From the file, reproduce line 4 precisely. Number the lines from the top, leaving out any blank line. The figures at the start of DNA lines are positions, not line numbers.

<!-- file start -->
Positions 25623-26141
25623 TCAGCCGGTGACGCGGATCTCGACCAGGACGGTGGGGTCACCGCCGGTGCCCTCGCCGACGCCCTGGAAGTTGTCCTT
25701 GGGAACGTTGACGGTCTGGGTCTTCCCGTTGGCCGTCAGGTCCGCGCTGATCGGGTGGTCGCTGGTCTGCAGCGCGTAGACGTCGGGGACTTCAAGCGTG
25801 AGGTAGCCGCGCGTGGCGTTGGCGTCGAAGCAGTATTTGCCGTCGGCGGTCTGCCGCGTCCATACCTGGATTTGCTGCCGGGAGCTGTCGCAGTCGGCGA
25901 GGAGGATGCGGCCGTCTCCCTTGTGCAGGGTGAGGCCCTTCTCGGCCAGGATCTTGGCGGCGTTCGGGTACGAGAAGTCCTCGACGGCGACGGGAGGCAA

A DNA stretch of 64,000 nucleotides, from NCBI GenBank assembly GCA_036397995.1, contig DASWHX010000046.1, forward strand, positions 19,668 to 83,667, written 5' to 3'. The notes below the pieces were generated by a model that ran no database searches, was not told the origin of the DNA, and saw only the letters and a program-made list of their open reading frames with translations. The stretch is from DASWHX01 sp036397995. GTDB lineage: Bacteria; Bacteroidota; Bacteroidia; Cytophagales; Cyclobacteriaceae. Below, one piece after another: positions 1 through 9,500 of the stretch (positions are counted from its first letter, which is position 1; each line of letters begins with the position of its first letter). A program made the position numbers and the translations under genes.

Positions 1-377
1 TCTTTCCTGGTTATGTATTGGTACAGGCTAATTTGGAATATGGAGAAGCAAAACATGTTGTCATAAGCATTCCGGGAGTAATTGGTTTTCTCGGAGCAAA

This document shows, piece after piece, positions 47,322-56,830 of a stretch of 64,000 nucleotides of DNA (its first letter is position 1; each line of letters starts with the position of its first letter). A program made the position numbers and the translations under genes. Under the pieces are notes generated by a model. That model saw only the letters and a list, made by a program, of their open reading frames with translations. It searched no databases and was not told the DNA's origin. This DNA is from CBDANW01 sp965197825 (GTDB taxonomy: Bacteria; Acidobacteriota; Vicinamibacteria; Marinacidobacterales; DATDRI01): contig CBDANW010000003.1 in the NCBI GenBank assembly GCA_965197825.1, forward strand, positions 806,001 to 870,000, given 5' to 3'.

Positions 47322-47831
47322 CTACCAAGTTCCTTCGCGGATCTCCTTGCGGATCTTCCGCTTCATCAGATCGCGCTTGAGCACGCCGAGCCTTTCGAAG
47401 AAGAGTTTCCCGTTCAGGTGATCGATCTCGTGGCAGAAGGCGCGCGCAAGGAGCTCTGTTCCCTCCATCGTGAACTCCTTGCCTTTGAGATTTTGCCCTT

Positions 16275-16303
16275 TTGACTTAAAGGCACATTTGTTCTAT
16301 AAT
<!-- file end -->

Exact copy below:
25801 AGGTAGCCGCGCGTGGCGTTGGCGTCGAAGCAGTATTTGCCGTCGGCGGTCTGCCGCGTCCATACCTGGATTTGCTGCCGGGAGCTGTCGCAGTCGGCGA